Problems with medication, continence care, tissue viability, nutrition, hydration and inadequate care and treatment make up the bulk of complaints against Scottish care homes, new data from the Care Inspectorate has revealed.
Over the past four years, there have been almost 3,000 (2,963) complaints about care homes; this sector accounts for the largest number of complaints over the four-year period: 48 per cent of all complaints received – despite accounting for 11 per cent of the 12,900 or so registered services in Scotland.
Just over half of all complaints received in 2018/19 about care homes for older people were from relatives and friends of people living in the service – nine percentage points higher than in other types of service.
The proportion of complaints received from care home employees was also higher during the year for care homes for older people than for other service types by around six percentage points. People experiencing care made around 1 per cent of all complaints about care homes for older people – compared with almost 15 per cent for all other types of service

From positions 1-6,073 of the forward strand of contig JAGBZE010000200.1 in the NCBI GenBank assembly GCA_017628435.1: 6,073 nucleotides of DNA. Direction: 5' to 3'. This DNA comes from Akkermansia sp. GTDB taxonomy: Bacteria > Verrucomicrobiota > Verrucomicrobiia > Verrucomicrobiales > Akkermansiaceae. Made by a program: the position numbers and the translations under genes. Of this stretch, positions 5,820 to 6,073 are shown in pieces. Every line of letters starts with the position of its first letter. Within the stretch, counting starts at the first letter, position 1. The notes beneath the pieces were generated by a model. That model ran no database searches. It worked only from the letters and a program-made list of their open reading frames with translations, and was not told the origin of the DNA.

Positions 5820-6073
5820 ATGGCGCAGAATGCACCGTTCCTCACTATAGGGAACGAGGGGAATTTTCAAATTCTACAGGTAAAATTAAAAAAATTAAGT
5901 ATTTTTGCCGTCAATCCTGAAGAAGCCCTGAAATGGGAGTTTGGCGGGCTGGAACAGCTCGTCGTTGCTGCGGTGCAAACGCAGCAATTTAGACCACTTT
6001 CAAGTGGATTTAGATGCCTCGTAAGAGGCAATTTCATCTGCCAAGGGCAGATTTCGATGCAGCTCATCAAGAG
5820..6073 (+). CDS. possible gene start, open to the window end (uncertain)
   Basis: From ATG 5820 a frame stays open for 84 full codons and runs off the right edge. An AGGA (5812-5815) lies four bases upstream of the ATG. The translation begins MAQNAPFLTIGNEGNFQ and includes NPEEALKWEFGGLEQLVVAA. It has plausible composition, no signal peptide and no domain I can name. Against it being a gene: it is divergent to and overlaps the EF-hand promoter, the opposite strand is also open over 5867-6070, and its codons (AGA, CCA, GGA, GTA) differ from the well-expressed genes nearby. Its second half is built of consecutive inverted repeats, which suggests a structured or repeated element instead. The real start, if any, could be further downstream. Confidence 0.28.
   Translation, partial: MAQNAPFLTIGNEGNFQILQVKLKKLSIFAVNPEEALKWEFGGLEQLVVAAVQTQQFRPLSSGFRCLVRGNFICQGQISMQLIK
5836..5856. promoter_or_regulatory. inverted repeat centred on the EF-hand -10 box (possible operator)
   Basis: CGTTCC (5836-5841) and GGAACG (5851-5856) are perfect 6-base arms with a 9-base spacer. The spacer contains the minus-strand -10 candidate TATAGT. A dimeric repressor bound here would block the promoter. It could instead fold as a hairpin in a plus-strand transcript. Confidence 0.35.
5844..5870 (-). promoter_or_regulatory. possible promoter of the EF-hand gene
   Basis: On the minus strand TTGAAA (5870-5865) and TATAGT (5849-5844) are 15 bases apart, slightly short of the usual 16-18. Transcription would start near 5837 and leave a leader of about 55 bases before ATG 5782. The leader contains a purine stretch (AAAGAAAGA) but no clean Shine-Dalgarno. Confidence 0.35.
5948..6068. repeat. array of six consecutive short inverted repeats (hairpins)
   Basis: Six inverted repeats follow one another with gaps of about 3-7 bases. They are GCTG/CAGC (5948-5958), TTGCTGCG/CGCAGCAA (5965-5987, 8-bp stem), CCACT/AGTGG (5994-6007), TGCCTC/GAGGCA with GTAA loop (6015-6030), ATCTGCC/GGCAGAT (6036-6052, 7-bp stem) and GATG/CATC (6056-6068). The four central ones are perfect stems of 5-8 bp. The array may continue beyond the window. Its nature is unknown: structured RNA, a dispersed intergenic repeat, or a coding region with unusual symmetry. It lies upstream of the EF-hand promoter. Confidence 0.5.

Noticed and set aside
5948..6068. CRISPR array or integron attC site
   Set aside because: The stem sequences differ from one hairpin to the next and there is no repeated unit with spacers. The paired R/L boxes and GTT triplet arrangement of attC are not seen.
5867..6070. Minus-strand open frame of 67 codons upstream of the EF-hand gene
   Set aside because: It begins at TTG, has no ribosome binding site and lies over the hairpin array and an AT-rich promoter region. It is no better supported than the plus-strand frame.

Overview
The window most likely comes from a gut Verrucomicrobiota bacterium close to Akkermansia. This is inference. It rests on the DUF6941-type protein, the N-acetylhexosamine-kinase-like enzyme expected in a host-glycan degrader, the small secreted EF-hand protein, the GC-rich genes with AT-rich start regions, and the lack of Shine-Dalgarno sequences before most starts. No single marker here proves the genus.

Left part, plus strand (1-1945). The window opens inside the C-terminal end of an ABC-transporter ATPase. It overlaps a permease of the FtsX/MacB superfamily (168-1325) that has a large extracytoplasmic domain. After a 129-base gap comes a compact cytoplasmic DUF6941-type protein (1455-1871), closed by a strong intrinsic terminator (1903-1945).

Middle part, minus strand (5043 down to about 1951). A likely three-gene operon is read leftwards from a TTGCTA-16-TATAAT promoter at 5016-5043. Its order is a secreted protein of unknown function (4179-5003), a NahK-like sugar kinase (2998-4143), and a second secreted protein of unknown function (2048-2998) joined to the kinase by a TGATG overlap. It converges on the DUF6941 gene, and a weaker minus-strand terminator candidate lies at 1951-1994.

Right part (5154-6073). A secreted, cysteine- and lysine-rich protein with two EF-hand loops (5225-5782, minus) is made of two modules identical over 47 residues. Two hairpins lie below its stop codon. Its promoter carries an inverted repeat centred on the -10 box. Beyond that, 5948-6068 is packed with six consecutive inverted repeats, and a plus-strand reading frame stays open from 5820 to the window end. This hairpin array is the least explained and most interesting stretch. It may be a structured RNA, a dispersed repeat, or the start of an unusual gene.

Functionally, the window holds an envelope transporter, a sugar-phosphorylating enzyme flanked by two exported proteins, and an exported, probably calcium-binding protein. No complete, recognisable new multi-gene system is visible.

Overall, complaints about care in Scotland have risen in the past four years, according to the Care Inspectorate.
A new report reveals that the volume of complaints received by the Care Inspectorate has increased from 4,089 received in 2015/16 to 4,940 in 2018/19 – a rise of 21 per cent.
The Care Inspectorate says that although levels of complaints received have risen, it is not an indicator that quality of care is in decline: comparing 2015/16 to 2018/19, the percentage of care services graded good, very good or excellent in all quality themes has remained consistently high at 88 per cent.
Peter Macleod, chief executive of the Care Inspectorate said: “The rise in complaints brought to us over the past four years may be attributable to the increased awareness of our complaints process and of the standards of care people should expect.”